New Study Finds Women Who Travel for Abortions face Compounding Barriers


A recent study published by the Guttmacher Institute did a series of interviews with women in two states who traveled across state lines (or over 100 miles within their state) to receive abortion care. Our clinic is proud to have participated in the study.

Read the full report HERE.


The researchers found 15 barriers which fell into five groupings:

Travel-related logistical issues

  • Making arrangements after appointment was scheduled (e.g., for transportation, accommodations, child care and work schedule changes)
  • Involving unwanted persons in abortion decision or travel arrangements
  • Requiring multiple means of transport to get to appointment

System navigation issues

  • Hoop-jumping (logistics involved in securing an appointment)
  • Lack of information, resources or referrals, including lack of transparency
  • Need to make multiple visits to the procedure clinic
  • Encountering crisis pregnancy centers that delayed abortion care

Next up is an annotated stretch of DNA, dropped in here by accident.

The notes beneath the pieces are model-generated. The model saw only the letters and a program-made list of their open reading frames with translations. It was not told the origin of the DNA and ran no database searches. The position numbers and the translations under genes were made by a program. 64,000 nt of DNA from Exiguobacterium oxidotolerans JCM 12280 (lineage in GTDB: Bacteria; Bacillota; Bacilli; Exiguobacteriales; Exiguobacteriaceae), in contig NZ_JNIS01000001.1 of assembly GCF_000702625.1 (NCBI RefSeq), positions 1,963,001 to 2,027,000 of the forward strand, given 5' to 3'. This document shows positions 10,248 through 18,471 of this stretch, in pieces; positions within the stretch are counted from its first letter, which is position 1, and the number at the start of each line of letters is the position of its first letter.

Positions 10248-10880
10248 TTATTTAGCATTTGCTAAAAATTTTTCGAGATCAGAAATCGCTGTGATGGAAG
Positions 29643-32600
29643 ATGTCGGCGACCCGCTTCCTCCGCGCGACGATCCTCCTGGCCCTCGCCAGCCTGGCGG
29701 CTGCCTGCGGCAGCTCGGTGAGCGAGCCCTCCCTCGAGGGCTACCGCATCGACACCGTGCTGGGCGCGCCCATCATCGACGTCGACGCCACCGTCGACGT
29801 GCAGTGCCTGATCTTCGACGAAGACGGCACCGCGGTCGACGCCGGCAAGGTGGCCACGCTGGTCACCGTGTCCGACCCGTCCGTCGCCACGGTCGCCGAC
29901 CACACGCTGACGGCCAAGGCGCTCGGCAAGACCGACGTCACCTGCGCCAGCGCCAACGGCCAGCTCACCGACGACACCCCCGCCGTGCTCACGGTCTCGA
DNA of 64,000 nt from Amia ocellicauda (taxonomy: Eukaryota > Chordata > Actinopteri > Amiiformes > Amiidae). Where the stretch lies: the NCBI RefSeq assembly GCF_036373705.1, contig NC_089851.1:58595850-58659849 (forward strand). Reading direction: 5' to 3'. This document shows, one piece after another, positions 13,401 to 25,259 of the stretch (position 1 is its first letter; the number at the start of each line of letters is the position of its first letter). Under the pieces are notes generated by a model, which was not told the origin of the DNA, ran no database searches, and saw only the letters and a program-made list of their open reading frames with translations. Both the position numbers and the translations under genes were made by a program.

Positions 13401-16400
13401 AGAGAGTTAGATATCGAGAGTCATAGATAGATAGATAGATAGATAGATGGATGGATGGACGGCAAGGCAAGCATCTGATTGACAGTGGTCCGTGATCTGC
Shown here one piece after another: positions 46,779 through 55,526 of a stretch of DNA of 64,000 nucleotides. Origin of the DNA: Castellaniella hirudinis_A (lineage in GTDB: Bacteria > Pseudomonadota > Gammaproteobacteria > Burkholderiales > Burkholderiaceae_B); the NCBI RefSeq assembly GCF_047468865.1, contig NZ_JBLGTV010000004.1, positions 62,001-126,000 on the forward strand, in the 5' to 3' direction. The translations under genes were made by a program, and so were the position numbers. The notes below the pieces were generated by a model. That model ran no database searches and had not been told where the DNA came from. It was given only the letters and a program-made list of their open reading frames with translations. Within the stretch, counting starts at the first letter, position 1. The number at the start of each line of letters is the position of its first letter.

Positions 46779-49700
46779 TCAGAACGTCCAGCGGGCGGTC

Limited clinic options

  • Limited or no options near home
  • Clinic closures in home state
  • Unavailable appointment times at other clinics (e.g., because of overbooking or excessive demand)

Financial issues

  • Need to raise money for procedure and related costs (e.g., travel, logistics)
  • Lack of insurance coverage
  • Difference in procedure costs between clinics

State or clinic restrictions

  • Gestational limits (state- or clinic-imposed)
  • Waiting periods (state-imposed)

The lack of physical access to abortion care creates a multitude of other barriers for women seeking abortion. The study finds that these barriers become compounded; they were unable to measure the specific barrier without looking at all the additional barriers that come from having to travel to get care. Women experience negative consequences from these barriers including delays in receiving care, negative mental health impacts, and for some, the thought of self-induction, or DIY abortion. While the results are disheartening, we know women are resilient and resourceful and we will continue to work for safe and accessible care for our patients.